}

 

Save the file as formatblogpost.js in your C:\Program Files\Common Files\Microsoft Shared\Web Server Extensions\15\TEMPLATE\LAYOUTS directory (or equivalent location in your 15 hive).

 

The final step is to tell your Posts web part to use the custom JavaScript code. Edit your blog page, and edit the Posts web part. In the Miscellaneous section at the bottom of the web part, specify “formatblogpost.js” (without the quotes) in the JS Link field:

 




Save your web part and stop editing the page. Do an IISRESET to ensure that the new template is used. If everything has worked correctly, you should see your custom field rendering in your blog posts:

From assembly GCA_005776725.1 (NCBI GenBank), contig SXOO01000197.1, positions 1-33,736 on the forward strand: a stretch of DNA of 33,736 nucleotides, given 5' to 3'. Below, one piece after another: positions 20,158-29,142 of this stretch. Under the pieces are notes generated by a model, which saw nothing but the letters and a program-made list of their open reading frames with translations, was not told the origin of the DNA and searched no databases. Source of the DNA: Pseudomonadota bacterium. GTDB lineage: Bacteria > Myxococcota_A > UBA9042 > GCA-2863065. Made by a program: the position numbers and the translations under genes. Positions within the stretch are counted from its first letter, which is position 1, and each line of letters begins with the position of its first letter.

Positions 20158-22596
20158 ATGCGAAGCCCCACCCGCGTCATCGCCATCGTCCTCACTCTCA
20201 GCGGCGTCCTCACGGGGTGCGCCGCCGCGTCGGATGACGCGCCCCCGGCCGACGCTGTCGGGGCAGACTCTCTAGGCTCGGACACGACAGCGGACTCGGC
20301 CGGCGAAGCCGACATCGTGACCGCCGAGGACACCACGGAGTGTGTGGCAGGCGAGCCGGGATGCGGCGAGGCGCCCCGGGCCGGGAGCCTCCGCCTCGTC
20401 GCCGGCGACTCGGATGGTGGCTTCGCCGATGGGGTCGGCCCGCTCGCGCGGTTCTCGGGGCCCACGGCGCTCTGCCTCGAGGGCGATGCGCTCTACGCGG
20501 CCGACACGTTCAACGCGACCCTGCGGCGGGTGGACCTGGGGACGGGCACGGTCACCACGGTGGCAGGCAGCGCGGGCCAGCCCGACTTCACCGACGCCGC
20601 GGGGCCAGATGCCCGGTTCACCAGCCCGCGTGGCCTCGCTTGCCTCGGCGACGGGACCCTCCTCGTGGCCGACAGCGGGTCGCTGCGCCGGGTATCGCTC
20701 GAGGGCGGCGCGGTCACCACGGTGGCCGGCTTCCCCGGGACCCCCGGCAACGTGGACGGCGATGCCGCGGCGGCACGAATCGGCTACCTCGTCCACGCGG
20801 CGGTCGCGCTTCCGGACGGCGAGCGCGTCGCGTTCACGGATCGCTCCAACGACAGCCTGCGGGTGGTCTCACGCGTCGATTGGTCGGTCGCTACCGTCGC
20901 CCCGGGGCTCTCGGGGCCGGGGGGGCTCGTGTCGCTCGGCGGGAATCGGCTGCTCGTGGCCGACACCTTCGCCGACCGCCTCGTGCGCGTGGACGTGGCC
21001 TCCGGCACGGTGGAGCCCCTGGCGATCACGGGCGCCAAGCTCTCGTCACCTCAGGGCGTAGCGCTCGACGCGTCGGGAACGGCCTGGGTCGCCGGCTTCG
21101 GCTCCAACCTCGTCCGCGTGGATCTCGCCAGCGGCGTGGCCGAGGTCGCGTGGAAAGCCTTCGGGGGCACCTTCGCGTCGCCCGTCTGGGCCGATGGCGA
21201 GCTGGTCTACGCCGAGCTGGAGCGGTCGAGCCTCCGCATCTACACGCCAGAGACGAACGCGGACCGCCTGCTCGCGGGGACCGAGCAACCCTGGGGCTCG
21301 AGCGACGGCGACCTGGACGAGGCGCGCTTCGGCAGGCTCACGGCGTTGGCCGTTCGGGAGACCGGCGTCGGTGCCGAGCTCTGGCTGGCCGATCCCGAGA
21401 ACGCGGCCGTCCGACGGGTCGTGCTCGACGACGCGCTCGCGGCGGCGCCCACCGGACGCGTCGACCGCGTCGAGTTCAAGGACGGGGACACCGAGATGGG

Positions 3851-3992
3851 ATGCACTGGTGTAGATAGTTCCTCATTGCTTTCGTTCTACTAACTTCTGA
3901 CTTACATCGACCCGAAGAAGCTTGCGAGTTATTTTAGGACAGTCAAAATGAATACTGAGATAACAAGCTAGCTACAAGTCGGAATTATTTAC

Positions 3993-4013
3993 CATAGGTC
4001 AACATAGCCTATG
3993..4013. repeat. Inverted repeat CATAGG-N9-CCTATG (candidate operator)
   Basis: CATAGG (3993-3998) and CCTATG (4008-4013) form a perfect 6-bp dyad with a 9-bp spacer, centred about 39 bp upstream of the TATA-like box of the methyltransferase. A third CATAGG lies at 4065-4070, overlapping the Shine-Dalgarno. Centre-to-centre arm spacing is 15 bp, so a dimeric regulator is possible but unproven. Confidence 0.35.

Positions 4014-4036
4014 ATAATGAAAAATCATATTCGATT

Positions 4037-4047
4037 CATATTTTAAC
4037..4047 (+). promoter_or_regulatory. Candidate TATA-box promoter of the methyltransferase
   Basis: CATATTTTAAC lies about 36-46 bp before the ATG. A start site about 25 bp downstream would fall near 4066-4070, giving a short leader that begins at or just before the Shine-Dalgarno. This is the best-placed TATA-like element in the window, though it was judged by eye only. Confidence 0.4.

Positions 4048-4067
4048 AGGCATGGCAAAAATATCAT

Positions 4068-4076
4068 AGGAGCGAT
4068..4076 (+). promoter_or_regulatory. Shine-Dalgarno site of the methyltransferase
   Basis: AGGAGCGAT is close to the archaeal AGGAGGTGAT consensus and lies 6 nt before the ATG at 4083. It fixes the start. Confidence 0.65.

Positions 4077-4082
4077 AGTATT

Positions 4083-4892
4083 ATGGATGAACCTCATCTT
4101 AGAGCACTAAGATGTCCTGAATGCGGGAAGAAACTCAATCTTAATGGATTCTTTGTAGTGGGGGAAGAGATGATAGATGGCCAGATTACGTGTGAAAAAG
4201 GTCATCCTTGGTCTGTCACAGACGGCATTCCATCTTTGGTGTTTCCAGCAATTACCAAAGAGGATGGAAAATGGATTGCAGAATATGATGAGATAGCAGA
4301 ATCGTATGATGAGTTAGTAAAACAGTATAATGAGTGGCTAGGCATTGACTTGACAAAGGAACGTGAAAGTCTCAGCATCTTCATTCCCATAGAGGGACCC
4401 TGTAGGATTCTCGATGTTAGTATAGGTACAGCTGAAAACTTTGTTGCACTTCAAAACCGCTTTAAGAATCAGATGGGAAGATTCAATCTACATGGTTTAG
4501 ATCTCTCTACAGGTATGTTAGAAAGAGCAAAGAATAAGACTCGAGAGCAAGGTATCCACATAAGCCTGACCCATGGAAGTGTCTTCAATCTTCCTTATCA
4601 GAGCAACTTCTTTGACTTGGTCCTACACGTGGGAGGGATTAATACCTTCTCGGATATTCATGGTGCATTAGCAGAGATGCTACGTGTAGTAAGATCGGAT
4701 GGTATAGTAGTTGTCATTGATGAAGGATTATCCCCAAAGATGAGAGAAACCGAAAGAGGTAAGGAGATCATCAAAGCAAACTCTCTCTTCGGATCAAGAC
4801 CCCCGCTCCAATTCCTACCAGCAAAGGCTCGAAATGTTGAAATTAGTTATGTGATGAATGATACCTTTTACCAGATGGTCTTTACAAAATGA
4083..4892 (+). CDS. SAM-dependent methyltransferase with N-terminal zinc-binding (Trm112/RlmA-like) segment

Let’s take a closer look at the available fields using the JavaScript debugger:



    • With your blog page loaded in Internet Explorer, press F12 to launch the Developer Tools.

 

    • Click the Script tab

 

    • Select your JavaScript file from the list

 

    • Place a breakpoint in the CBody function by clicking to the left of the first line:





    • Click the “Start Debugging” button

 

    • Refresh your page



When you hit the breakpoint, click the “Watch” tab in the right plane. Click on the Click to add… text and type “ctx.CurrentItem” in the line.

 

Expand the ctx.CurrentItem node by clicking the plus sign to the left:

 

 

You can see the fields that are available to your JavaScript code, including the new “Subtitle” field that we created. Since the displayed field names can vary from the internal names, the JavaScript debugger can be invaluable for debugging any issues you have with Client Side Rendering.